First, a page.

A Staten Island grand jury has chosen not to indict New York police Officer Daniel Pantaleo in the homicide death of Eric Garner, according to local media reports. The grand jury announced its decision Wednesday, nine days after another grand jury failed to indict Ferguson, Missouri, police Officer Darren Wilson for the shooting death of Michael Brown.

Garner, a 43-year-old father of six, was killed July 15 in the New York City borough of Staten Island while being arrested for allegedly selling individual cigarettes, or “loosies,” to passersby, a misdemeanor offense under New York state law. Several cops approached Garner, who became agitated as officers tried to restrain him. Video footage of the encounter showed Pantaleo put Garner in an apparent choke hold, a tactic the NYPD banned in 1993, according to the New York Post. Garner repeatedly exclaimed that he was having difficulty breathing. Moments later, his body went limp. He died of a heart attack on his way to the hospital.

A New York City medical examiner later ruled Garner’s death a homicide caused in part by “compression of the neck.” Garner, who weighed 350 pounds, also suffered from asthma, which may have played a role in his death. A grand jury began meeting Sept. 29 to hear evidence in the case against Pantaleo.

Roving cigarette vendors are common in some parts of New York, satisfying a black market for individually priced smokes in a city where packs can cost as much as $12 or $14 – the steepest prices in the country. People in the underground cigarette market travel to states in the South where packs are significantly cheaper, then sell the packs to local stores, or bodegas, in New York. Dealers in turn sell the cigarettes for 75 cents to a $1 each, according to the New York Times.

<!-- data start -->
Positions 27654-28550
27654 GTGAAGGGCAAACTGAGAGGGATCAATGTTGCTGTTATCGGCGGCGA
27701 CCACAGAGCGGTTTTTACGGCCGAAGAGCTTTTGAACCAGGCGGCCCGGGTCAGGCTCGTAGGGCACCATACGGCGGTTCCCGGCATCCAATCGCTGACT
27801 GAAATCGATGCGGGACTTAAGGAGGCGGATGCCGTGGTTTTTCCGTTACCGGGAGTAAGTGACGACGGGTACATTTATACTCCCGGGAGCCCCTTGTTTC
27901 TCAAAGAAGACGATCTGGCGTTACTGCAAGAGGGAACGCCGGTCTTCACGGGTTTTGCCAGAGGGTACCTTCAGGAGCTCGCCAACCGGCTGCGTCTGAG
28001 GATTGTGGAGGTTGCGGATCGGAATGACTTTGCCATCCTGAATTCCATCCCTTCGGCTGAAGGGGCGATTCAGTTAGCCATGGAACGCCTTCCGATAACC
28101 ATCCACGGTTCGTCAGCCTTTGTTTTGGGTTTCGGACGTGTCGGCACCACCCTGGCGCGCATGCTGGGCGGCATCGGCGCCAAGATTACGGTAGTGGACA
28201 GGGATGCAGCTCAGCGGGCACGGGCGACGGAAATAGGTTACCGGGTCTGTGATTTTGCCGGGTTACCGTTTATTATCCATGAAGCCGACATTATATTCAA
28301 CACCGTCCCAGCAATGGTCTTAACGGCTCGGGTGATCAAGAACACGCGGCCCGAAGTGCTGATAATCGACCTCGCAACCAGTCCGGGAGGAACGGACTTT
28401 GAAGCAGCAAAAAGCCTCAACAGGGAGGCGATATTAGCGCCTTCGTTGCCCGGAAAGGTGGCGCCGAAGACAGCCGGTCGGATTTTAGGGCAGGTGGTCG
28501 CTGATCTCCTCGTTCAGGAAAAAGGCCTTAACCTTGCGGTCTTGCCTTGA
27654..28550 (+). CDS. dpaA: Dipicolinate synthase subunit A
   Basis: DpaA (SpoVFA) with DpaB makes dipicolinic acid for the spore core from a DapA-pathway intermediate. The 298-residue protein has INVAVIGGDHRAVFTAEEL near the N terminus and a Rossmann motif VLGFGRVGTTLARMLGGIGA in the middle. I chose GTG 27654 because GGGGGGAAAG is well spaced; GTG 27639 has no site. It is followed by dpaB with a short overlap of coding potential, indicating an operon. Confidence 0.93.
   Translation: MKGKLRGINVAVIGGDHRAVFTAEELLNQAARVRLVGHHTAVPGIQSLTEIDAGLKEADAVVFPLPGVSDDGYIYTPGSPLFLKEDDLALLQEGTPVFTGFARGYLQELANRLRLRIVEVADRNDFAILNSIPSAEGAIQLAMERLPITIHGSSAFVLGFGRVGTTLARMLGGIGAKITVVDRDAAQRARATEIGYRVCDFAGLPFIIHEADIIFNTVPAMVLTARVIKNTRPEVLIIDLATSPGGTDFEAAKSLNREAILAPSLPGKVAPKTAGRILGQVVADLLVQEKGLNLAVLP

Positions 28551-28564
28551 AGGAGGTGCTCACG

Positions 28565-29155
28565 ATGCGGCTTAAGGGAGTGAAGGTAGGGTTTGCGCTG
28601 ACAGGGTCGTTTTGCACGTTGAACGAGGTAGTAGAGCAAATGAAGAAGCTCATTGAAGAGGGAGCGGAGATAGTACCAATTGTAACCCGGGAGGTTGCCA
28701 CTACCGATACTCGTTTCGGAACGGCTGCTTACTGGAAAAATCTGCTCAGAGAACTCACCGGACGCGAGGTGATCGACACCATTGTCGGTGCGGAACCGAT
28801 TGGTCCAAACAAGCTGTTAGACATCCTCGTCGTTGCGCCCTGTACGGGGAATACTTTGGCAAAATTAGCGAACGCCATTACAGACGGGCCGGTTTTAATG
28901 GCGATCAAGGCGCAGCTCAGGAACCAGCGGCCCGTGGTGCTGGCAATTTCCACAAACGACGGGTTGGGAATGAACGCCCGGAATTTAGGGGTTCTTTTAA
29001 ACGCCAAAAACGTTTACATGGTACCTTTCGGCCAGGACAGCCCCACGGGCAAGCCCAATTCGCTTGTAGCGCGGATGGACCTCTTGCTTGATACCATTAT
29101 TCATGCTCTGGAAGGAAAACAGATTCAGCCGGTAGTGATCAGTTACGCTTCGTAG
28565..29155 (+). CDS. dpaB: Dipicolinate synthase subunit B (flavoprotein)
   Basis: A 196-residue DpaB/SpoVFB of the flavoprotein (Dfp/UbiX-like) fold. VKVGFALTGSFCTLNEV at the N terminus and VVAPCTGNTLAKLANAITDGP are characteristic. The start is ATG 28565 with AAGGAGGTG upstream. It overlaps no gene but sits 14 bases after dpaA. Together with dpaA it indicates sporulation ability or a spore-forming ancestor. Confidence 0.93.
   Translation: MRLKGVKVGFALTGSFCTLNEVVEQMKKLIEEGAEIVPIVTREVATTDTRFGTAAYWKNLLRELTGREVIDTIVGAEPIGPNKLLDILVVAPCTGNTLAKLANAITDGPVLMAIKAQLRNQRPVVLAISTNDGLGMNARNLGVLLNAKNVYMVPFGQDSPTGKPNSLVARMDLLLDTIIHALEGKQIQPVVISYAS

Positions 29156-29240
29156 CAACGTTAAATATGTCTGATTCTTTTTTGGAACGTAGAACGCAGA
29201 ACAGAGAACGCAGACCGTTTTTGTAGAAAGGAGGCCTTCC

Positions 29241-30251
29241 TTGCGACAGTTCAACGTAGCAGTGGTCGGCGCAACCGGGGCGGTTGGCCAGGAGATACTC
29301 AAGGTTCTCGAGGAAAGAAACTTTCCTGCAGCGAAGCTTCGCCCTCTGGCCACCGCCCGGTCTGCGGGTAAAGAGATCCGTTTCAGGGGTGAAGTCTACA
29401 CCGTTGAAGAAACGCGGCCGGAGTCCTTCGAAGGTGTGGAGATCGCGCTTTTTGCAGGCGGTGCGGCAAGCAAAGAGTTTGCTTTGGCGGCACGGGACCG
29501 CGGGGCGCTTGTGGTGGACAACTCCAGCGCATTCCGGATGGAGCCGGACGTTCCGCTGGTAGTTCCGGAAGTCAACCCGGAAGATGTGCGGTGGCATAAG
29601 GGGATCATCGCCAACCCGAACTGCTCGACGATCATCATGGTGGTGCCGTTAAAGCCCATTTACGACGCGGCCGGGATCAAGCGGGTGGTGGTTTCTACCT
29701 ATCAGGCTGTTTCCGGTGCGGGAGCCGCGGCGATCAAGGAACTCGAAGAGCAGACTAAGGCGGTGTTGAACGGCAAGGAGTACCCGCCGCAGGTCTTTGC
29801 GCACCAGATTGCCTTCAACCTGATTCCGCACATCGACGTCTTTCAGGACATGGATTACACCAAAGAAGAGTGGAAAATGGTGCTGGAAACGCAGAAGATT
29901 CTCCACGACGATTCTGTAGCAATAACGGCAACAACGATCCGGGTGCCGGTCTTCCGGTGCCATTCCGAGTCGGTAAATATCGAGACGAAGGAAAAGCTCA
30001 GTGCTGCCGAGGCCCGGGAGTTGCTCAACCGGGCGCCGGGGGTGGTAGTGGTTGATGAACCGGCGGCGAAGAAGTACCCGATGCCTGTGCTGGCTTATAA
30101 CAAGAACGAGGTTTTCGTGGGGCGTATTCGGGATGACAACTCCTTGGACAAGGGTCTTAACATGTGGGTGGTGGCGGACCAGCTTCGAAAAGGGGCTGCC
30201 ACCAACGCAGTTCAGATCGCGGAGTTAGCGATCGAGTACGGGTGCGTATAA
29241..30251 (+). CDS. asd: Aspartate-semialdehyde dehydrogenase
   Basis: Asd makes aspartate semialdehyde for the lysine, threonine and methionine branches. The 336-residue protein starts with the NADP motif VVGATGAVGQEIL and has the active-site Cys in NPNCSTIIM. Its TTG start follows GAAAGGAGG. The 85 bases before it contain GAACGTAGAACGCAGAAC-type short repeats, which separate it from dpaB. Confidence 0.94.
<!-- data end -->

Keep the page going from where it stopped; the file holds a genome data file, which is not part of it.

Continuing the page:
Public outcry over Garner’s case reached its fever pitch in August following the death of 18-year-old Michael Brown at the hands of a Ferguson police officer on Aug. 9. Thousands of protestors took to the streets on Staten Island to demand justice for the police killings of Garner and Brown and reform for police forces in general. Demonstrators carried signs and wore T-shirts that depicted the two men killed by police. Others chanted the familiar slogan, “Hands Up, Don’t Shoot,” a reference that stems from some witnesses in Brown’s case who said the unarmed teen was surrendering at the time he was gunned down.  

The grand jury tasked with deciding whether to indict Officer Pantaleo considered a range of charges, including reckless endangerment, criminally negligent homicide and manslaughter, according to CBS New York.

Pantaleo testified before the grand jury on Friday, according to MSNBC. He was believed to be among the last witnesses to be questioned by the jury.

Many people believed early on that Pantaleo would avoid being indicted for Garner’s death. “I think everyone everywhere is concerned that there won’t be a meaningful indictment in this case and that would be terrible,” City Council Member Jumaane Williams of Brooklyn, who sits on the council’s public safety committee, told MSNBC prior to the grand jury’s decision. “We saw it on tape. Very rarely do you see a murder caught on tape and that happened here,” he said.